SIM-AM 2023

Thermal Process Modelling of Multi-laser Laser Powder Bed Fusion (LPBF)

  • Yang, Yang (Delft University of Technology)
  • Ayas, Can (Delft University of Technology)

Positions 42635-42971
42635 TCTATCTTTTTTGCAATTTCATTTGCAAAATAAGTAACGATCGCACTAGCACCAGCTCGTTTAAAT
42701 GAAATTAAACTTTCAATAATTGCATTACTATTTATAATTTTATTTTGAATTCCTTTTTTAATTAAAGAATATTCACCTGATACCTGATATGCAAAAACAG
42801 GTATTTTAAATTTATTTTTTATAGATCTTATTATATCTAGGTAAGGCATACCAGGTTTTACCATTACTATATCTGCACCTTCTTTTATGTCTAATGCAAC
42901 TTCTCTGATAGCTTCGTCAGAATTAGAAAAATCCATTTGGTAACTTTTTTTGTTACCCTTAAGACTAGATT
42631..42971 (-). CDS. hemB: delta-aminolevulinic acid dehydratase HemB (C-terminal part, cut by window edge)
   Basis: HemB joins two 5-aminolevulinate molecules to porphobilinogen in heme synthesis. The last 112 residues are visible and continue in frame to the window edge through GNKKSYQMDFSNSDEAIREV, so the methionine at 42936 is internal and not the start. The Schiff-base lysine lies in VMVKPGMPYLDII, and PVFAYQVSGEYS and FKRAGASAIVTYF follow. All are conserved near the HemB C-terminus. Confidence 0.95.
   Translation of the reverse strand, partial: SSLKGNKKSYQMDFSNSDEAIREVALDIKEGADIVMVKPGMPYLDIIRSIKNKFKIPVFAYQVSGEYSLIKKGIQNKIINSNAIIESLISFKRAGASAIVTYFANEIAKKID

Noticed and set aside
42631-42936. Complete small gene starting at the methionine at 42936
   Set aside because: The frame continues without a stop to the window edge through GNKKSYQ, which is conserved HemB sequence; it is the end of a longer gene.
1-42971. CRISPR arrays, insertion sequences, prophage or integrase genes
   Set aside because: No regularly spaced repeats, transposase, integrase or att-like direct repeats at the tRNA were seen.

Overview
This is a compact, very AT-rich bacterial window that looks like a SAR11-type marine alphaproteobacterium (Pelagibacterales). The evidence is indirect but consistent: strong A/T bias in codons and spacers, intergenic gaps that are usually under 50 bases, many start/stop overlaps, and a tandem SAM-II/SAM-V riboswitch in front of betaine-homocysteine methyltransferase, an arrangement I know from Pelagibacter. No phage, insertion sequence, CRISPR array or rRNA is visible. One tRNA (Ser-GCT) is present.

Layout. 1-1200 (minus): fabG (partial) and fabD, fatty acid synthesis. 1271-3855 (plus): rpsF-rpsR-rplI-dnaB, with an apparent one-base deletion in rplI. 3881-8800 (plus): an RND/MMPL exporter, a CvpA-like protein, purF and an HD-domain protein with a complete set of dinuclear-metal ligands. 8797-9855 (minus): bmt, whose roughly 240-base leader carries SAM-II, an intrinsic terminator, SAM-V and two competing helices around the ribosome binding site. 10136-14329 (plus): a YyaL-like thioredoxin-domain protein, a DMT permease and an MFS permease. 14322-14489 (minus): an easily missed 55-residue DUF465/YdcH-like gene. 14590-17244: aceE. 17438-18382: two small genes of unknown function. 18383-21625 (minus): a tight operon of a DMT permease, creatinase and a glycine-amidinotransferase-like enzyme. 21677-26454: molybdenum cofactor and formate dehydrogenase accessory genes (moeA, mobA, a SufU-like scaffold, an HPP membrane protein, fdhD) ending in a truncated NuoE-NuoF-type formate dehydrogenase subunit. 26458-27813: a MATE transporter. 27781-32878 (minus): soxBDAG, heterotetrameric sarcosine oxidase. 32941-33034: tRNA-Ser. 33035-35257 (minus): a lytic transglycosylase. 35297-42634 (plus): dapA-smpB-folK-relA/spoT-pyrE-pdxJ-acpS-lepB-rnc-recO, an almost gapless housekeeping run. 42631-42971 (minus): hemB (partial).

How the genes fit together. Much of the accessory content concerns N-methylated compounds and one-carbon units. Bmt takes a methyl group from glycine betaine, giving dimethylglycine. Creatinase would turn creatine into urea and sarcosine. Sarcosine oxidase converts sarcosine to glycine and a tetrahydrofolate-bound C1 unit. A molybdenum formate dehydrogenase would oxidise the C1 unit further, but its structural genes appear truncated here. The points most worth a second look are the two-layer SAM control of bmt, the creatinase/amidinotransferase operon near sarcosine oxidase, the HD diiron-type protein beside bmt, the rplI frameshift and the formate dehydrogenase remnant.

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A key development in metal AM technology is the emergence of LPBF machines equipped with up to 8 lasers to melt the metal powder simultaneously. Multi-laser machines are aimed to speed up the printing process and increase the limited part sizes in LPBF. However, temperature transients in the part can be significantly different compared to a single laser scanning process depending strongly on the individual scanning of each laser and the mean separation. Therefore, we envision computational prediction of the temperature transients of a part during the build, which is paramount to gaining insight into how to design process conditions in multiple laser AM processes. For that purpose, computationally efficient thermal process models that account for multiple lasers and quantify the effects of individual laser speed, power and scanning strategy on thermal history are presented in this paper. We utilise a computationally efficient multi-laser thermal process model [1] for LPBF, which describes the moving laser spots with sets of point heat sources along the laser scanning vectors. We then utilise the closed-form analytical solution for a point heat source in a semi-infinite medium to capture the steep temperature gradients analytically in the vicinity of the laser spot transiently. Boundary conditions of the problem are then enforced utilising the superposition principle, i.e. with the combination of image point heat sources situated outside the domain and a complementary smooth correction field. The former are also described analytically, while the latter is solved numerically. Since the steep temperature gradients near the laser spot are accounted for with an analytical description, a coarse spatial discretisation for the complementary numerical correction field becomes suitable. Consequently, computational costs of the thermal process simulations are significantly reduced, enabling simulations of multiple layers for parts with dimensions in the cm length scale. Moreover, the simulation of multiple laser scales favourably with this approach. However, so far, image fields can be applied to bodies with convex surfaces, limiting the application of the above-described approach to simple geometric layouts unless a mesh refinement is performed near the part's surfaces [2]. Therefore we will present a new formulation for the image fields that extends this approach by determining a correct image source position with the local curvature of the boundary.